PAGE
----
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City Council to vote on stricter 25-mph speed limit for Dosoris Way

A view from the three-way intersection of Dosoris

A view from the three-way intersection of Dosoris Way and Oak Lane in Glen Cove on Sunday, Sept. 20, 2015. Credit: Steven Sunshine

Glen Cove officials have dropped a proposal to install stop signs at the three-way intersection of Dosoris Way and Oak Lane and instead are mulling a reduction in the speed limit along the entire length of Dosoris.

Some residents said the intersection is dangerous and that drivers regularly go above the 30-mph speed limit. Lt. Pat Wright said at the Aug. 25 City Council meeting that there have been two accidents at the intersection in the past year and several other accidents elsewhere on the half-mile-long, east-west Dosoris.

City Council members on Aug. 25 delayed a vote on the stop-sign proposal to study it further after concerns were expressed that the signs would slow vehicles going to nearby Glen Cove Hospital and that stop signs are not the best way to combat speeding.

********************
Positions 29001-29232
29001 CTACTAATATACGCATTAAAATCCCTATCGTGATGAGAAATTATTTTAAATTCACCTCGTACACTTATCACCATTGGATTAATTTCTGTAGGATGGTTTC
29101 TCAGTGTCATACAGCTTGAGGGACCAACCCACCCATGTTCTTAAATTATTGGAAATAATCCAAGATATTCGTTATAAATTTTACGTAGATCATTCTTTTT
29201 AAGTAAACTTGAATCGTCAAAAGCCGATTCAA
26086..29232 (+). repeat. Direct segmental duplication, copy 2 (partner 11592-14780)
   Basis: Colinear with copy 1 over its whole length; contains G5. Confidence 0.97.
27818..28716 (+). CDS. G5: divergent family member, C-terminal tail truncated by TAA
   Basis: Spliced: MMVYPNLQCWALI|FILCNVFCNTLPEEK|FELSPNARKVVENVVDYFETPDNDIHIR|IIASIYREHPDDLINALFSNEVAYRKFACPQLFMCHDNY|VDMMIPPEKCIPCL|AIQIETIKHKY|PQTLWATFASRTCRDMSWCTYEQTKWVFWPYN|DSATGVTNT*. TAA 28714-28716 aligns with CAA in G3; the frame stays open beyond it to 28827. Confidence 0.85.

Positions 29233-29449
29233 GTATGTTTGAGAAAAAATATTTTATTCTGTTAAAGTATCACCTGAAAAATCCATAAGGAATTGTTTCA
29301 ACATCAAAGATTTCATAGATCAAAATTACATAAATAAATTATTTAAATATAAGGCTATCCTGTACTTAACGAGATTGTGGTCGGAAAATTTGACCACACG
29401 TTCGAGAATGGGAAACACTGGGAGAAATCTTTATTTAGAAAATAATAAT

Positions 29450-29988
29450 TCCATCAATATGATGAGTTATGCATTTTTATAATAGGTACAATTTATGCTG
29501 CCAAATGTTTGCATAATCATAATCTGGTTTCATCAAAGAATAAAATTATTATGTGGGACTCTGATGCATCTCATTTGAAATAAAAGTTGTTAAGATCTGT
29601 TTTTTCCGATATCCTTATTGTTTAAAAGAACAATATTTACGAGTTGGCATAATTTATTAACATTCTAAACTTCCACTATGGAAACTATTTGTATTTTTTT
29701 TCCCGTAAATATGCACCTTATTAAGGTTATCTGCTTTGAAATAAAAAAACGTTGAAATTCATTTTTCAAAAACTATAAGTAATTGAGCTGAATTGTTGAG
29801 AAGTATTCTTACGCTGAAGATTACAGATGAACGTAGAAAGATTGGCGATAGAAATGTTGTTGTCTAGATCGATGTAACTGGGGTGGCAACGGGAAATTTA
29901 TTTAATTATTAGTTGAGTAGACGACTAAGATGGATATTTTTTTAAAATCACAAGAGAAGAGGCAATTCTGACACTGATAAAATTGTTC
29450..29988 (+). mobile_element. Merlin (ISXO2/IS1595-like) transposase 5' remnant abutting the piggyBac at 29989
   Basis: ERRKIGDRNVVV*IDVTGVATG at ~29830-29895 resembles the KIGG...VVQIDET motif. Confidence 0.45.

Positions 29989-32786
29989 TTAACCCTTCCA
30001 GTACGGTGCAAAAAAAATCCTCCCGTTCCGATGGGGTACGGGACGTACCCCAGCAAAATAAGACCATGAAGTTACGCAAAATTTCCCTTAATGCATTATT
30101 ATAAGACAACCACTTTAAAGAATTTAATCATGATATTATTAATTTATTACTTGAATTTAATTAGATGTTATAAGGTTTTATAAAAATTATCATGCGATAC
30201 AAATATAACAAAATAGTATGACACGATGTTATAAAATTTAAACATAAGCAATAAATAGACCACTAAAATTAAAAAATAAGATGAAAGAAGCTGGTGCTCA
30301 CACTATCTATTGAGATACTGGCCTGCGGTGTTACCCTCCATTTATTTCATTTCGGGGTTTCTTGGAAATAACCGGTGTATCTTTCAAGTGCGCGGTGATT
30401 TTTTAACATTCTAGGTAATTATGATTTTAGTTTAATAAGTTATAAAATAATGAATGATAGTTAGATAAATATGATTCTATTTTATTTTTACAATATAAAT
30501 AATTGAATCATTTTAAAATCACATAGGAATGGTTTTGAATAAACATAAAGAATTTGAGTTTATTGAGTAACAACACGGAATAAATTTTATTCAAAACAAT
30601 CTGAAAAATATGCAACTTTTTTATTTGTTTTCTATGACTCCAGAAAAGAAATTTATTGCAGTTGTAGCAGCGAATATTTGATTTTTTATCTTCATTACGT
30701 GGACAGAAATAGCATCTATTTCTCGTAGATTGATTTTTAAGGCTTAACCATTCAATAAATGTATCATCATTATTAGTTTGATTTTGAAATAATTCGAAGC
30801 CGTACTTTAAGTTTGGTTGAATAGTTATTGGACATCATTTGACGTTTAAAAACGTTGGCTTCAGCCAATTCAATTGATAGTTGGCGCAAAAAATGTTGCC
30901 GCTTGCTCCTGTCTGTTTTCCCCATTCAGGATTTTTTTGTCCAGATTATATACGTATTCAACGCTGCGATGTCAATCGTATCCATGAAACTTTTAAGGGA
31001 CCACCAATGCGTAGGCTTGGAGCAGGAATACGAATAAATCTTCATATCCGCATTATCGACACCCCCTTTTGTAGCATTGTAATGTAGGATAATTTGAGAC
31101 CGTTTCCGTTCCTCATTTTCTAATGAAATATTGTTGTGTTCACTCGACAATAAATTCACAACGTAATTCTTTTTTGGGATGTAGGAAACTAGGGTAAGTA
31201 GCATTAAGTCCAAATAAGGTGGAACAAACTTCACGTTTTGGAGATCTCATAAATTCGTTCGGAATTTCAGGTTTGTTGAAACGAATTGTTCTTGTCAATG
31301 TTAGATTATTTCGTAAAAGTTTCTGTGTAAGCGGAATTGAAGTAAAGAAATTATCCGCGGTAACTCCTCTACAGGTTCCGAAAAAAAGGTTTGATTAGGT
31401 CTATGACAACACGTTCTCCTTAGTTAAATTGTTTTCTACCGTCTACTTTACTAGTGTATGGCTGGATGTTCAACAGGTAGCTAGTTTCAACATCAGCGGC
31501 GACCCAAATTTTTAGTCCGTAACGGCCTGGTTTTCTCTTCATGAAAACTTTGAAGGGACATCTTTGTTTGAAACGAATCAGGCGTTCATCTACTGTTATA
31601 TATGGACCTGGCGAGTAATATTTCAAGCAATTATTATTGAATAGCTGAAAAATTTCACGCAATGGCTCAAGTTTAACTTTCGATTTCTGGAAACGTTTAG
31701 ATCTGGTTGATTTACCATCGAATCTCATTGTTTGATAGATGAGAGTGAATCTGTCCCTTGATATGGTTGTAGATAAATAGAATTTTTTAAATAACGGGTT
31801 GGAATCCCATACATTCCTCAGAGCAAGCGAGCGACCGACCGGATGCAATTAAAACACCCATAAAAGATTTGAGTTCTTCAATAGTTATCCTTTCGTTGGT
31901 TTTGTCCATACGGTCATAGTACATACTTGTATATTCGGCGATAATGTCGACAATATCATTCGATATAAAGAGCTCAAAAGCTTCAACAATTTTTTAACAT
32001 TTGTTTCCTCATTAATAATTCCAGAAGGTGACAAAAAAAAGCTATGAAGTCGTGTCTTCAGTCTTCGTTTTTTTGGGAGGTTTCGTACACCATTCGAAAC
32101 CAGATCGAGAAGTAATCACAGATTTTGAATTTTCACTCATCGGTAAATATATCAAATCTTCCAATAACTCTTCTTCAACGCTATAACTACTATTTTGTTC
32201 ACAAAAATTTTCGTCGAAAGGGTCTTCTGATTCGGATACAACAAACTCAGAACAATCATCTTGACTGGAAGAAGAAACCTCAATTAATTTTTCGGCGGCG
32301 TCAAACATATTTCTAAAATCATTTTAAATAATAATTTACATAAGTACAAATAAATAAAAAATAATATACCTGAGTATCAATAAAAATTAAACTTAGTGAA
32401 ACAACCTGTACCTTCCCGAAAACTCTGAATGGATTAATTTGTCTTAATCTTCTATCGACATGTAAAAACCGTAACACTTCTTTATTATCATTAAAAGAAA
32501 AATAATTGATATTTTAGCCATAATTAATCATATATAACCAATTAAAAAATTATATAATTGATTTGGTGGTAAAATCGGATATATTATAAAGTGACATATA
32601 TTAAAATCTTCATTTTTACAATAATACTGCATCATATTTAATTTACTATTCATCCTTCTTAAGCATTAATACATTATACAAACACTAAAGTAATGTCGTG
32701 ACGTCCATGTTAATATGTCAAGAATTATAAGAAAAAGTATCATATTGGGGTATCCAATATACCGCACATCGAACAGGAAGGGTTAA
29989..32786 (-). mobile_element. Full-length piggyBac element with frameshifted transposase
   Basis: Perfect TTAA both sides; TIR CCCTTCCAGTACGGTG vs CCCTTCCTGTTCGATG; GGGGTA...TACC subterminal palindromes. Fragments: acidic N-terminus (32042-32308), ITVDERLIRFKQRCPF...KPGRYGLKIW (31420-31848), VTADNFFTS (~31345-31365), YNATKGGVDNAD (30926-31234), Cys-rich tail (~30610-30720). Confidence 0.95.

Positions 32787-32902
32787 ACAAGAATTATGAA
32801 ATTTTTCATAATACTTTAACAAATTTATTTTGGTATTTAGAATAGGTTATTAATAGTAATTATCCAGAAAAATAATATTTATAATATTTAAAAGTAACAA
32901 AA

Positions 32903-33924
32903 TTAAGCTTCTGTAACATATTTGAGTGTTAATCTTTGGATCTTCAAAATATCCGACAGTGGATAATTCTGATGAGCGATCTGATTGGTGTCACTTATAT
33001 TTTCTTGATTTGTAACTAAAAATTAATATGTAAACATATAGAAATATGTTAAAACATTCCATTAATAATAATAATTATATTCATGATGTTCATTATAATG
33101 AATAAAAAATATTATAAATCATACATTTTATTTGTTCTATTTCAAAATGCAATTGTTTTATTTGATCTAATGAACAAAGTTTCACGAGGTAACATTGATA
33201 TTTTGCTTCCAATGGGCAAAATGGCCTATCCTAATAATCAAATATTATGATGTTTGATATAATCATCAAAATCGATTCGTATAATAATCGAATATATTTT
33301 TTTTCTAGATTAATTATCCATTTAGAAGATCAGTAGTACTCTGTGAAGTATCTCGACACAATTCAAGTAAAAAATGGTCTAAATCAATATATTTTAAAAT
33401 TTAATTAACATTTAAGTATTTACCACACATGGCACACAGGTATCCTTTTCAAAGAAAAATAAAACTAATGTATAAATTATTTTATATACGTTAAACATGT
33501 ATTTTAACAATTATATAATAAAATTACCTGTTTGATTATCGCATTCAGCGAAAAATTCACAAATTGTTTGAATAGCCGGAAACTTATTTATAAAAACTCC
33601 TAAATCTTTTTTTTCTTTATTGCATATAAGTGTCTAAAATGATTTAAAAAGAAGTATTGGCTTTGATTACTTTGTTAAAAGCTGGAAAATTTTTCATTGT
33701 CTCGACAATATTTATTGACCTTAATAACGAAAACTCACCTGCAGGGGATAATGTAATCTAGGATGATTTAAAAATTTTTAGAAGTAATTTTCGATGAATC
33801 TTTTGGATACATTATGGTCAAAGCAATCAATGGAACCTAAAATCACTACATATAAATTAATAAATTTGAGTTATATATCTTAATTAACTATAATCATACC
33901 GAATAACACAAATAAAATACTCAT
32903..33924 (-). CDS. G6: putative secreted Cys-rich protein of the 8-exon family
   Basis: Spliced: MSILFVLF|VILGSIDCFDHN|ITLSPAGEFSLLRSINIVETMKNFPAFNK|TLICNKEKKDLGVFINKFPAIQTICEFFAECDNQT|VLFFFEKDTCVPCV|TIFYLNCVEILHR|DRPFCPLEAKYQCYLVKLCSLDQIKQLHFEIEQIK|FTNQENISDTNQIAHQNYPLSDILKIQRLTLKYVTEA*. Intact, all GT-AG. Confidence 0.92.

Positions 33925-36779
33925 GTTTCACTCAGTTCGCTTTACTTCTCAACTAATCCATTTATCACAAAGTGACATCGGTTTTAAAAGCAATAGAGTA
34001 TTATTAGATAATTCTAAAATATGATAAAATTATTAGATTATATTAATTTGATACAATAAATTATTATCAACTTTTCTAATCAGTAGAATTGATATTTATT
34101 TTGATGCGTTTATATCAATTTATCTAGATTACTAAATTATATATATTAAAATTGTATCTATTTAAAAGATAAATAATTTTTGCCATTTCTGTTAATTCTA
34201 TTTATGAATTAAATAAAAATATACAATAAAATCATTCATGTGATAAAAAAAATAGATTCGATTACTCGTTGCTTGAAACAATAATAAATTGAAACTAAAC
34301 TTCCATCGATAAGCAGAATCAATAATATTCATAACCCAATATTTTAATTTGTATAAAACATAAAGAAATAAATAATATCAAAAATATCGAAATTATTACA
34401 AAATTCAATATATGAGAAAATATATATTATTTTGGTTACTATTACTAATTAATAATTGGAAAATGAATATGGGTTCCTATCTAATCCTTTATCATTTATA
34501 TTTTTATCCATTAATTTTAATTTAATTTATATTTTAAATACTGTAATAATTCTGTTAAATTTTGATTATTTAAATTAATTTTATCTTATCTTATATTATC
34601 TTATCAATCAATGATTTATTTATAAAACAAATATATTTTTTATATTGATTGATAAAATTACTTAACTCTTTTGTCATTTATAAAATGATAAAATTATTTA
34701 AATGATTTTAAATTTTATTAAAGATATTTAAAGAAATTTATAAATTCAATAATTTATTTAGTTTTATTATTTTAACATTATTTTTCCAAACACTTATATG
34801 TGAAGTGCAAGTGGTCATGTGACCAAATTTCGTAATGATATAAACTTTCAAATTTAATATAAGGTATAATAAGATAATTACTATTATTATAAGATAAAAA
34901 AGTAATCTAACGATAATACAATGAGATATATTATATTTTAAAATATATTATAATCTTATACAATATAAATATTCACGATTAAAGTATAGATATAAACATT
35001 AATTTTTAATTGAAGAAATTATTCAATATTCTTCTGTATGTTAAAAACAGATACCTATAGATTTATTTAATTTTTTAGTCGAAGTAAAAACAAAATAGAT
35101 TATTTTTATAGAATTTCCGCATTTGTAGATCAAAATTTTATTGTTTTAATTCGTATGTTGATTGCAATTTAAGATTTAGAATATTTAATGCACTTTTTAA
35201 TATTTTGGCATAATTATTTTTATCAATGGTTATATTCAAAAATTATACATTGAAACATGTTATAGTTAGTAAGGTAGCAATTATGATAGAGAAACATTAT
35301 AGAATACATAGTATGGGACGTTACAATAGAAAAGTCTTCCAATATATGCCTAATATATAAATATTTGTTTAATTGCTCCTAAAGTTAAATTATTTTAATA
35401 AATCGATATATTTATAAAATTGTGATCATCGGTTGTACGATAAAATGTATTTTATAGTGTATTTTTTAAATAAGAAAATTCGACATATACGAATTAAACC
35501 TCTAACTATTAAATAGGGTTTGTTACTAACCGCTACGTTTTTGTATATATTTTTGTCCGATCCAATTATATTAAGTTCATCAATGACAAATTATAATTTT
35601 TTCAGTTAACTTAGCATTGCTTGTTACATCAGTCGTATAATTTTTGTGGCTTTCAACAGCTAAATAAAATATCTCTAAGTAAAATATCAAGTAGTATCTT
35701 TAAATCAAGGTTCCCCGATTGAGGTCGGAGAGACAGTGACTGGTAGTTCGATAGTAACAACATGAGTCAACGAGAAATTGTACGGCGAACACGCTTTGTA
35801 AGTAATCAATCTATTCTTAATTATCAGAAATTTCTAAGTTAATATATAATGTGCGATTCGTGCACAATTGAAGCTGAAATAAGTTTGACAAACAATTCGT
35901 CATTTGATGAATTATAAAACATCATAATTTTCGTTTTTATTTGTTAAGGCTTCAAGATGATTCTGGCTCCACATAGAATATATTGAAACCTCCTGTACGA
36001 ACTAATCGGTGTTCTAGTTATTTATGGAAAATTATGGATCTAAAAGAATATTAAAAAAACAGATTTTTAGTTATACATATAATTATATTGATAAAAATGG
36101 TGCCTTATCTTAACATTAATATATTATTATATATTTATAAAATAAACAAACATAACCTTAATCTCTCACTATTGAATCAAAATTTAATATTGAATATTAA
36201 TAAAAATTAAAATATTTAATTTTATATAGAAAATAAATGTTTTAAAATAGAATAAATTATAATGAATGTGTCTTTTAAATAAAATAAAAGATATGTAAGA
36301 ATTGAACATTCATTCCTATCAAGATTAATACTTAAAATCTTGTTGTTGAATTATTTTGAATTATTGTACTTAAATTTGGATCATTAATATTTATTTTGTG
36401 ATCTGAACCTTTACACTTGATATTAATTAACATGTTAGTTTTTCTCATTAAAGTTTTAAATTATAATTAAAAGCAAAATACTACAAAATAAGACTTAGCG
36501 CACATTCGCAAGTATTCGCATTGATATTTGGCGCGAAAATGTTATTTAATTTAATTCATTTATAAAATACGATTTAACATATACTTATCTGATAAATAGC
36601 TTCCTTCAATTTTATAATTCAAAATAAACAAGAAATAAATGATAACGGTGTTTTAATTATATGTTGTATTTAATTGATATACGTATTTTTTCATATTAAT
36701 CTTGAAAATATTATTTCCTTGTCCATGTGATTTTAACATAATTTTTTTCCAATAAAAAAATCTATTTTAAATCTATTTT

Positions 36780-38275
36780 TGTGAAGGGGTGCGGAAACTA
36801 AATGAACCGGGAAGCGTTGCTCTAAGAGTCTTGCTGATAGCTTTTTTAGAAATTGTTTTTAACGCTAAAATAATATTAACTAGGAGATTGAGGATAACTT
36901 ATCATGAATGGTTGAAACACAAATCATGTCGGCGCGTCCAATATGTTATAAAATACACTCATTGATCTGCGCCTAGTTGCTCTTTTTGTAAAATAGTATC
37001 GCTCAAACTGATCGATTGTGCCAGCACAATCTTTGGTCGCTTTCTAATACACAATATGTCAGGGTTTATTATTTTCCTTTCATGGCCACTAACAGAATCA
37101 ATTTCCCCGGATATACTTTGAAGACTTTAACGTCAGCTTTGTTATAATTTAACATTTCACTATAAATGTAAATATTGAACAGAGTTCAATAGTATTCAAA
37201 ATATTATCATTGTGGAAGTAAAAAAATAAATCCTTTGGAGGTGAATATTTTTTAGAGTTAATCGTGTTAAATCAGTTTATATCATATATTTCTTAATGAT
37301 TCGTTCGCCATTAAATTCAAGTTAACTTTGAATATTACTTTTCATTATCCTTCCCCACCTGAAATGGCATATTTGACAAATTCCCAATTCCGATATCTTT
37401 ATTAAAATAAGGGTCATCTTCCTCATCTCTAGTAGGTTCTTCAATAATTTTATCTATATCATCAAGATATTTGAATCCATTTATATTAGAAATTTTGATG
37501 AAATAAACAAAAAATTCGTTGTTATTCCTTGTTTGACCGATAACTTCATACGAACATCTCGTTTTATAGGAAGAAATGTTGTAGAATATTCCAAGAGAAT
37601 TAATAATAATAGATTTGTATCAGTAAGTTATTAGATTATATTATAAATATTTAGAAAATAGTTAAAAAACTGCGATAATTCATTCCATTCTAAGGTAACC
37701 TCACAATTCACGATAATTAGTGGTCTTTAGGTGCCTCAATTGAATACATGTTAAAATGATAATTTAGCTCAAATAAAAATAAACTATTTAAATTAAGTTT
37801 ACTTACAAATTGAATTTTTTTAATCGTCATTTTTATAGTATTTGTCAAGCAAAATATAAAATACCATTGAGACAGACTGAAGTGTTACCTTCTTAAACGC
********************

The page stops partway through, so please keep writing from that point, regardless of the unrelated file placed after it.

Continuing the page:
"The rationale was to try the least-obtrusive method to calm traffic in the area," said Deputy Police Chief Christopher Ortiz. "Signs weren't made for traffic calming."

A public hearing and City Council vote on an ordinance to reduce the speed limit to 25 mph are scheduled for Monday's council meeting, which is due to begin at 7:30 p.m. at City Hall. If the lower speed limit is adopted, city officials will evaluate whether stop signs or other further changes are necessary, Ortiz said.

The city has measured the speed of cars near the intersection and found that most drivers on Dosoris travel the speed limit, he said. "It's a small percentage [who speed], but it's a percentage that disturbs neighbors," Ortiz said.

The council Monday also is scheduled to hold public hearings and votes on two other measures held over from the Aug. 25 meeting.

One ordinance would allow city officials to bypass the lowest bidder in awarding contracts. The city could choose to make decisions based upon "best value," which includes factors such as quality, reliability and efficiency, and cost.

The other ordinance would prohibit parking on the west side of Pearl Street from 10 a.m. to 6 p.m. The proposed restriction came about after complaints that auto repair shops use the residential street to park cars for days on end.

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